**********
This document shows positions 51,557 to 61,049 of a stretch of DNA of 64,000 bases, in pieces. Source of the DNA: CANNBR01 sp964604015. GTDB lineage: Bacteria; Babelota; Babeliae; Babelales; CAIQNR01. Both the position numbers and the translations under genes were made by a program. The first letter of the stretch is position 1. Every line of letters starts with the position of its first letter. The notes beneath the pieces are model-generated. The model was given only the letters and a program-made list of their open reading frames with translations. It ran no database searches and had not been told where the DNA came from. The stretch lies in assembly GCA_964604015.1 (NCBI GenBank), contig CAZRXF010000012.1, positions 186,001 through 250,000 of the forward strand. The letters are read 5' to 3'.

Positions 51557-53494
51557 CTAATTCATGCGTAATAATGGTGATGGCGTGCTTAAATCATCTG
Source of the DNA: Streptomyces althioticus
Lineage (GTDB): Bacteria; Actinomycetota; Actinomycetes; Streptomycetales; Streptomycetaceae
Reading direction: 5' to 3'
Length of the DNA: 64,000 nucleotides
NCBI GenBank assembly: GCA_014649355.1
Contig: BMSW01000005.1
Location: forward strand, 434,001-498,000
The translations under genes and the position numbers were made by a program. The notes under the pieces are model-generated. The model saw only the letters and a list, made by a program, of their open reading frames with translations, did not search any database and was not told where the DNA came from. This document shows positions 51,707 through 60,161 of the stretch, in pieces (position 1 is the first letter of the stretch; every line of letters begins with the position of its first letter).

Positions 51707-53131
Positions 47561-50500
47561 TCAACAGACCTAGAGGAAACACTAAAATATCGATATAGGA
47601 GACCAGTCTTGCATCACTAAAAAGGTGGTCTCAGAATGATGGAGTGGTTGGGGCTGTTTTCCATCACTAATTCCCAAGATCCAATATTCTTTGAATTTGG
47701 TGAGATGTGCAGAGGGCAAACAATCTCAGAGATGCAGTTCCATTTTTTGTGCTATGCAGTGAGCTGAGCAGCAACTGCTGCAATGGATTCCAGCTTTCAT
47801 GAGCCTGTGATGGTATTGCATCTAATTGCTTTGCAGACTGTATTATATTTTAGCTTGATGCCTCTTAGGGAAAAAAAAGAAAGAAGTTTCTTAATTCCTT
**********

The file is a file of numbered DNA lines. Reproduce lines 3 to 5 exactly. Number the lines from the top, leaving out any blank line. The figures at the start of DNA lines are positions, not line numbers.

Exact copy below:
51557 CTAATTCATGCGTAATAATGGTGATGGCGTGCTTAAATCATCTG
Source of the DNA: Streptomyces althioticus
Lineage (GTDB): Bacteria; Actinomycetota; Actinomycetes; Streptomycetales; Streptomycetaceae